Before a longish race it has become common to ‘carb load’ for three days before the event. This is achieved by simply increasing the amount of carbohydrate eaten. The theory behind it is that you will start the race with the maximum amount of energy stored. This will still only be enough to last for about 60-90 minutes. It will not make you run faster but will give you a better chance of running the best race you can.
A bit more science:
When you eat carbohydrates, most of it gets stored as glycogen in your liver and muscles. This is the body’s most accessible form of energy. When glycogen levels are depleted you hit what is commonly known as the wall.
On a normal day you require about 60% of your food to be carbohydrates or around 5-7 g of carbohydrate per kilo of body weight. When carb loading this amount should increase to 8-10 g per kilo of body weight. In calorific terms, there are around 4 calories per gram of carbohydrate. So if I weigh 64 kilos I normally need 320 – 448 grams of carbohydrate (about 1280 – 1792 calories). When carb loading however I should be aiming for 512 – 640 grams of carbohydrate ( 2048 – 2560 calories).
To be honest this amazes me, as well as feels rather daunting. This week I have drastically reduced my running (to almost 0), on the advice from my good friend. The interesting thing is that I have not felt less hungry. I cannot work out if this means that I usually eat too little to keep me properly fueled or that I am simply eating out of greed this week. What do you think?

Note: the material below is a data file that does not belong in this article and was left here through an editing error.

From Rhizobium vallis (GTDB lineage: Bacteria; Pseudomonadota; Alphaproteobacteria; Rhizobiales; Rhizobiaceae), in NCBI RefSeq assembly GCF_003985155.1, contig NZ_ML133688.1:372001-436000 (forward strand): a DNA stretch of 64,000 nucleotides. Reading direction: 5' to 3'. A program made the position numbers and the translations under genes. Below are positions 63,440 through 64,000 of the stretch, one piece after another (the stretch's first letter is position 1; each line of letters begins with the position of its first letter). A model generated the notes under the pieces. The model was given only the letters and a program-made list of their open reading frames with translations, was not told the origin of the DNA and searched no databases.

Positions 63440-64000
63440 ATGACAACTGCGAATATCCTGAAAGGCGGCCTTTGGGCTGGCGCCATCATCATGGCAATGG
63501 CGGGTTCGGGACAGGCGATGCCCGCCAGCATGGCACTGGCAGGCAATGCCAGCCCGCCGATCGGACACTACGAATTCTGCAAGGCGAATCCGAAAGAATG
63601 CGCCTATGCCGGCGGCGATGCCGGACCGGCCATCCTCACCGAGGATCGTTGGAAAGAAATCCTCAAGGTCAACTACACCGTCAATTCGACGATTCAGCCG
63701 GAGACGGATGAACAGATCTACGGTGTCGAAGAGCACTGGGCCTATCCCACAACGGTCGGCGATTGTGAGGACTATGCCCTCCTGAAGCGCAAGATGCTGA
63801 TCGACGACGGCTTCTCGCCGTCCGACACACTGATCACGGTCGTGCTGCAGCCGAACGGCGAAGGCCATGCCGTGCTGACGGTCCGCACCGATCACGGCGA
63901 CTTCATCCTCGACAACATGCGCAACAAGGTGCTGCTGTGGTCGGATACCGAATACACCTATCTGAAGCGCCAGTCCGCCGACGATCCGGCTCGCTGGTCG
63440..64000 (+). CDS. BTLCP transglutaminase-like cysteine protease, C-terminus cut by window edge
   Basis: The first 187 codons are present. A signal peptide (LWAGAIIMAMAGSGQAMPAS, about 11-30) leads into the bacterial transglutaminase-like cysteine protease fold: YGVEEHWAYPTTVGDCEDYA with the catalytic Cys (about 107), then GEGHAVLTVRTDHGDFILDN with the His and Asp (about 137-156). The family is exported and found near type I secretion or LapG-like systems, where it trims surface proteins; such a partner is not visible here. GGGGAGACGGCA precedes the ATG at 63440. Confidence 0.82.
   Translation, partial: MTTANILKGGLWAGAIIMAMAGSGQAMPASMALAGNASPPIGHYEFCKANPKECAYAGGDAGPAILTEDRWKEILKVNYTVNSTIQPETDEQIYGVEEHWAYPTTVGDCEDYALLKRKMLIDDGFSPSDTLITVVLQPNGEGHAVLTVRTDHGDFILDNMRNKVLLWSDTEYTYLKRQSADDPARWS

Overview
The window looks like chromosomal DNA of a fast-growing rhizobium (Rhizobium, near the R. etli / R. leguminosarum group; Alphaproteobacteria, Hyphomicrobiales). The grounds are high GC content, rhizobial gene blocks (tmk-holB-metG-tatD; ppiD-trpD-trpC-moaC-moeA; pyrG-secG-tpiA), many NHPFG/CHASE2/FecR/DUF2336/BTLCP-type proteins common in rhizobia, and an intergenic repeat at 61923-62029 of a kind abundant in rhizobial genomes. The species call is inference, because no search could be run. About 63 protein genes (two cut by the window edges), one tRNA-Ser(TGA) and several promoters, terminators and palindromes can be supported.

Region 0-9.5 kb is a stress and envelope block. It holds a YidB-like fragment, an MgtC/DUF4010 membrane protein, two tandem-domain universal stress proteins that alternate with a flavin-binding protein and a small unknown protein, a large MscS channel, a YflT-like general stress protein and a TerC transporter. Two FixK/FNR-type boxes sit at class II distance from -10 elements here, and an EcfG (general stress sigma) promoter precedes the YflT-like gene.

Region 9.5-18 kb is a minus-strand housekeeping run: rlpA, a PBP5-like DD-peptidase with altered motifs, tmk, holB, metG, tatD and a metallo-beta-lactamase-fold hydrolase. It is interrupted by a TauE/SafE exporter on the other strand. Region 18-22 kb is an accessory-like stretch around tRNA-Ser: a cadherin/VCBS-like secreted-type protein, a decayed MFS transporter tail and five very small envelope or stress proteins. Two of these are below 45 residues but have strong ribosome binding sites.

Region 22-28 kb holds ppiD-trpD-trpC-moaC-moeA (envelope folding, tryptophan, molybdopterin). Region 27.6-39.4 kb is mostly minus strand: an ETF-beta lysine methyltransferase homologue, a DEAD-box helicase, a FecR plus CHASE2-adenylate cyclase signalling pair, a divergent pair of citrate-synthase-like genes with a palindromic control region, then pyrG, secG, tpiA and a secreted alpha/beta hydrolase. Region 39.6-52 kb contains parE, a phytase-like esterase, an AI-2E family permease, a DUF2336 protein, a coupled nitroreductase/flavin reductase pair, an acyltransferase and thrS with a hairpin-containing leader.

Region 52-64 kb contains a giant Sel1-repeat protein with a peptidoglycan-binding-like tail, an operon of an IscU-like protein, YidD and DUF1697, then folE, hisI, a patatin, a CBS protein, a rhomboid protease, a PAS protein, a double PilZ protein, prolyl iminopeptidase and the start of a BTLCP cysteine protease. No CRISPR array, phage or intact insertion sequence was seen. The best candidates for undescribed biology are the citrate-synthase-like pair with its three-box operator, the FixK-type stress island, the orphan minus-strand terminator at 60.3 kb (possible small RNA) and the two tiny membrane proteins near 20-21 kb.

So how can you achieve this extra carbohydrate intake? One way would be to increase the proportion of carbohydrate on your plate as well as eating some more snacks throughout the day.
For a quick way to top up your carb count, try one of these quick-and-easy snacks. Each is crammed with 75 g (300 kcal) of carbohydrate:
- 1 large handful of raisins, dried apricots or other dried fruit
- 2 energy bars
- 3 slices of bread thinly spread with honey
- 4 thick slices of bread or toast
- 5 rice cakes spread with jam
(Taken from this article from Runnersworld)
I can do that (although I am not sure that I can stomach 1 energy bar let alone 2 and 3-4 slices of bread is a meal for me!) Oh well I will give it my absolute best shot.
Don’t leave out protein from your diet at this time as it slows down the absorption of carbohydrates rather than giving you a quick hit. Nearer race day it is also crucial for muscle repair.
One final point is that extra Carbohydrates means that your body stores extra water so you may well gain weight but that should all disappear after the race! In fact I read in one article that if you do gain a bit of weight before the race then you get a gold star as you have loaded on the carbs well and are properly hydrated.